Proverbs 24:33

Yet a little sleep, a little slumber, a little folding of the hands to sleep:
– Proverbs 24:33

Verses 33 and 34 give the conclusions from observing the “field of the slothful.” The sluggard is anchored to his bed (Proverbs 26:14). Sometimes it is an indulgence in sleep and sometimes it is a putting things off (Proverbs 12:27; 20:4). The wise man asks, “How long” (Proverbs 6:9)? The sluggard is also “void of understanding” and cannot be reasoned with (Proverbs 26:16).

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Proverbs 20:13

Love not sleep, lest thou come to poverty; open thine eyes, and thou shalt be satisfied with bread.
– Proverbs 20:13

Loving sleep is a feature of the sluggard, who is hinged to his bed (Proverbs 26:14). Oversleeping is an image of laziness and of missed opportunity. It brings shame and results in poverty (Proverbs 10:5; 19:15). The imperative, open thine eyes, performs double duty in this proverb. It is contrasted with loving sleep and so images alert action (Proverbs 6:9-11). Open eyes, or seeing eyes, also speaks of discernment and understanding. The second duty is telling the sluggard to wise up. The warnings are an opportunity for the sluggard to hear and receive wisdom and forsake the folly of laziness for the wisdom of diligence and hard work (Proverbs 24:30-34).

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Proverbs 19:15

Slothfulness casteth into a deep sleep; and an idle soul shall suffer hunger.
– Proverbs 19:15

The word for deep sleep refers to a trance-like state of unconsciousness. It describes the state of Adam when God took his rib (Genesis 2:21), and Abram when God sealed his covenant with him (Genesis 15:12). Sleep is the continually indulged pleasure of the sluggard (Proverbs 6:9-10; 20:13). The sluggard sleeps and misses opportunities and is unaware of the ruin coming on him. He eventually awakes to loss and hunger (Proverbs 24:30-34).

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Proverbs 10:5

He that gathereth in summer is a wise son: but he that sleepeth in harvest is a son that causeth shame.
– Proverbs 10:5

This proverb contrasts hard work and slothfulness, which is a common theme throughout the Proverbs. Rather than focusing on diligence and abundance contrasted with slothfulness and poverty, this proverb focuses on the effects a son has on his parents. A wise son brings joy (Proverbs 15:20) and a foolish son brings grief (Proverbs 17:25). Looking a little deeper at the proverb, we see the core of it is not so much about industry versus laziness as it is wisdom. The summer and the harvest are seasons that require certain things to be done. The wise son gathers because he discerns the season and is diligent at the appropriate time. The shameful son either doesn’t discern the time or carelessly sleeps, both bringing shame.

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Proverbs 6:22

When thou goest, it shall lead thee; when thou sleepest, it shall keep thee; and when thou awakes, it shall talk with thee.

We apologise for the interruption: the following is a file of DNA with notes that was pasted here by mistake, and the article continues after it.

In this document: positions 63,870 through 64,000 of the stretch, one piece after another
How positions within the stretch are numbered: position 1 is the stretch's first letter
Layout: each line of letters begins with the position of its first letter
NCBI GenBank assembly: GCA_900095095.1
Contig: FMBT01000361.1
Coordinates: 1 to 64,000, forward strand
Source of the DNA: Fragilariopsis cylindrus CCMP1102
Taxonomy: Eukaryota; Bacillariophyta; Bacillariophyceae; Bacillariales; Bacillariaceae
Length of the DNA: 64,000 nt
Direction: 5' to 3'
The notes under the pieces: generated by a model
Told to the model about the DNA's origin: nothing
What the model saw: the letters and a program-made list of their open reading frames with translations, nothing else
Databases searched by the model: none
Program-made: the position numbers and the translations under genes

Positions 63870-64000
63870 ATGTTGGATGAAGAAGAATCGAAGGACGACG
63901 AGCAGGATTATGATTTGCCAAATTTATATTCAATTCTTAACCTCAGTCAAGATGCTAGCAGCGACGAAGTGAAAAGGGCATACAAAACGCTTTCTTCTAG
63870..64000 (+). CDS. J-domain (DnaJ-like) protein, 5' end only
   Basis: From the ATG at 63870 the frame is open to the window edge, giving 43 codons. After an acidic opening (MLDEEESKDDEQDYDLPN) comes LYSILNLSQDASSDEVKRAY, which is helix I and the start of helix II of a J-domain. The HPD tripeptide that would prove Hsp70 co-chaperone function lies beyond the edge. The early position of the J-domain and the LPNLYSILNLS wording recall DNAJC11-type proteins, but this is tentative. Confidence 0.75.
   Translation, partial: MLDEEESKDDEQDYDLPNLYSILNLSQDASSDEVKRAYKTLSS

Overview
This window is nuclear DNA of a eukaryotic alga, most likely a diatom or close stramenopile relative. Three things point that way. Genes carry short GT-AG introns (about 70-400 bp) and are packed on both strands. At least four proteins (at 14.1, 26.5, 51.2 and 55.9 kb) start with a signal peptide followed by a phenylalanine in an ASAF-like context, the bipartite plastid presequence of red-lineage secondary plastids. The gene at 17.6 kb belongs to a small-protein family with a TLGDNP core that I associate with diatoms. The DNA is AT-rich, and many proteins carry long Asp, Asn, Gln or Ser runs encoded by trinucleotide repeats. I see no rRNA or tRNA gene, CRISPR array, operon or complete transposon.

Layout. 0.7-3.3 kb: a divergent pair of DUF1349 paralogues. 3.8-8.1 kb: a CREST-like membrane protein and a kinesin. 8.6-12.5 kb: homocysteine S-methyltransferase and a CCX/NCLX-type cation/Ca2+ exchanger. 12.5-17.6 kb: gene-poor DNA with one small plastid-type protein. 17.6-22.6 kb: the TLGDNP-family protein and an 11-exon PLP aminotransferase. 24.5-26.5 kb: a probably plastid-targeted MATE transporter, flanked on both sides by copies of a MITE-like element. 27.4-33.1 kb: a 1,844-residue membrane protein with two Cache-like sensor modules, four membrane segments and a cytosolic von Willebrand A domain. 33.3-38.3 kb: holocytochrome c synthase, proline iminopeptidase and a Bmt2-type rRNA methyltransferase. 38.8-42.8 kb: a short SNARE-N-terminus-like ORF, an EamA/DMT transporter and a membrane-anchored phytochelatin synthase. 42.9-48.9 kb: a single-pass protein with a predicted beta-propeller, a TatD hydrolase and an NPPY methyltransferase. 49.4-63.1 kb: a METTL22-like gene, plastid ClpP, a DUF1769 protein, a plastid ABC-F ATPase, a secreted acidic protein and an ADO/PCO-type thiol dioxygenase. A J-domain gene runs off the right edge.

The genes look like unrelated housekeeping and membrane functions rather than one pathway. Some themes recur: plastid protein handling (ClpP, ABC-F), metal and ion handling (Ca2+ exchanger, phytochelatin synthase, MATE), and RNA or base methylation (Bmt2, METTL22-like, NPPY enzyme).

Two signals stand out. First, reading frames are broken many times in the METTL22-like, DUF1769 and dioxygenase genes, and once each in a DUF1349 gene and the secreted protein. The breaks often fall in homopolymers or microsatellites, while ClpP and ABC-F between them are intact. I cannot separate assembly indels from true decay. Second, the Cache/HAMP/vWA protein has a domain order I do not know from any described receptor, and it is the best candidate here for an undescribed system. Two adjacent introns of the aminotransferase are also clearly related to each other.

– Proverbs 6:22

The intent of the keeping, not forsaking, binding, and tying is to exercise wisdom in life. The opening verses of this address parallel Deuteronomy 6:6-9 and this verse particularly reminds of Deuteronomy 6:7. Leading, keeping, and talking speaks of the continual presence of wisdom with the son who keeps it. Solomon speaks particularly of having wisdom in mind, thinking of life through wisdom as a filter, and being so fixed that even sleeping thoughts are of wisdom.

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Proverbs 6:10

Yet a little sleep, a little slumber, a little folding of the hands to sleep:
– Proverbs 6:10

This is the refrain of the sluggard hinged to his bed. He always needs a little more sleep, a little more rest. This is a part of his putting off his work until a more convenient time. The sluggard is always awaiting the perfect conditions to work. Solomon reinforces in Ecclesiastes 11:1-6 that we are rarely have ideal conditions to work in. We must accomplish something and we don’t have all the time we would like. We don’t have the perfect tools. We don’t have the best weather and so on. Wisdom knows that we must work while it is today and if we await ideal conditions, we will go hungry (Proverbs 20:4; Ecclesiastes 11:4).

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Proverbs 6:9

How long wilt thou sleep, O sluggard? When wilt thou arise out of thy sleep?
– Proverbs 6:9

Verses 9-11 press the application from the ant lessons. Solomon gives an aggressive rebuke to arouse the slothful sleeper. The sluggard loves sleep, rest, comfort, and ease. Solomon says he is hinged to his bed like a door to a frame (Proverbs 26:14). There is a proper time for rest and sleep, but also for work. The slothful always have a reason (Proverbs 26:16), but the point is that it is time they should be up and at work. The implication of the passage is that the sluggard is slow to start and that is one of the marks of sloth in Proverbs.

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Proverbs 3:24

When thou liest down, thou shalt not be afraid: yea, thou shalt lie down, and thy sleep shall be sweet.
– Proverbs 3:24

Sleep is a precious gift from God (Psalm 127:2). It refreshes and replenishes us and is also a daily reminder that we are not God. He never sleeps, but we must or we die. Sleep is also a time of complete vulnerability. Fear and anxious worry rob us of sleep. Walking in wisdom, as in the previous verse, leads us to lay down in peace (Psalm 4:8; 3:5).

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